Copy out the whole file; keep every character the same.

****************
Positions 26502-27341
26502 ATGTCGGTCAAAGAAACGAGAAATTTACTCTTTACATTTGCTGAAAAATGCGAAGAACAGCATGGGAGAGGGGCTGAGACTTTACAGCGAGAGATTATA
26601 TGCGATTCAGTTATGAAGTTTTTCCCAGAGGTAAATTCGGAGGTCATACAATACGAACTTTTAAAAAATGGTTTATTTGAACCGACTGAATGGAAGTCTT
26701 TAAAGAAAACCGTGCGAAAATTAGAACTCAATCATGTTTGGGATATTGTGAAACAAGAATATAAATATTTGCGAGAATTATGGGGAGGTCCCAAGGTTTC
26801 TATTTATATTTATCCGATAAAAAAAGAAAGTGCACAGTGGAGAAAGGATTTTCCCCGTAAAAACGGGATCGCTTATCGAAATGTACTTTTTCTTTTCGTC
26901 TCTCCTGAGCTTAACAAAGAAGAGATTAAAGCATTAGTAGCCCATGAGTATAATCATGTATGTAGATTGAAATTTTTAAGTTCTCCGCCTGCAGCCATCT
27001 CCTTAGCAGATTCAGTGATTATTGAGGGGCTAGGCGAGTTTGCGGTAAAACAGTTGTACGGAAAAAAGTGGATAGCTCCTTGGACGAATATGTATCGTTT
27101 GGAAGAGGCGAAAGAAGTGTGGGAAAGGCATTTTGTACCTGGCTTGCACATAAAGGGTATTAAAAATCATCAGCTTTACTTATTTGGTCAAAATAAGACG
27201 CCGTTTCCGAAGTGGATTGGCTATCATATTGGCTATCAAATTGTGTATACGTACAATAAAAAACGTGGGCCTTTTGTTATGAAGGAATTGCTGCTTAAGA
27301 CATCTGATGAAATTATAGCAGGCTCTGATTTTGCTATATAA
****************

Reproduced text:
Positions 26502-27341
26502 ATGTCGGTCAAAGAAACGAGAAATTTACTCTTTACATTTGCTGAAAAATGCGAAGAACAGCATGGGAGAGGGGCTGAGACTTTACAGCGAGAGATTATA
26601 TGCGATTCAGTTATGAAGTTTTTCCCAGAGGTAAATTCGGAGGTCATACAATACGAACTTTTAAAAAATGGTTTATTTGAACCGACTGAATGGAAGTCTT
26701 TAAAGAAAACCGTGCGAAAATTAGAACTCAATCATGTTTGGGATATTGTGAAACAAGAATATAAATATTTGCGAGAATTATGGGGAGGTCCCAAGGTTTC
26801 TATTTATATTTATCCGATAAAAAAAGAAAGTGCACAGTGGAGAAAGGATTTTCCCCGTAAAAACGGGATCGCTTATCGAAATGTACTTTTTCTTTTCGTC
26901 TCTCCTGAGCTTAACAAAGAAGAGATTAAAGCATTAGTAGCCCATGAGTATAATCATGTATGTAGATTGAAATTTTTAAGTTCTCCGCCTGCAGCCATCT
27001 CCTTAGCAGATTCAGTGATTATTGAGGGGCTAGGCGAGTTTGCGGTAAAACAGTTGTACGGAAAAAAGTGGATAGCTCCTTGGACGAATATGTATCGTTT
27101 GGAAGAGGCGAAAGAAGTGTGGGAAAGGCATTTTGTACCTGGCTTGCACATAAAGGGTATTAAAAATCATCAGCTTTACTTATTTGGTCAAAATAAGACG
27201 CCGTTTCCGAAGTGGATTGGCTATCATATTGGCTATCAAATTGTGTATACGTACAATAAAAAACGTGGGCCTTTTGTTATGAAGGAATTGCTGCTTAAGA
27301 CATCTGATGAAATTATAGCAGGCTCTGATTTTGCTATATAA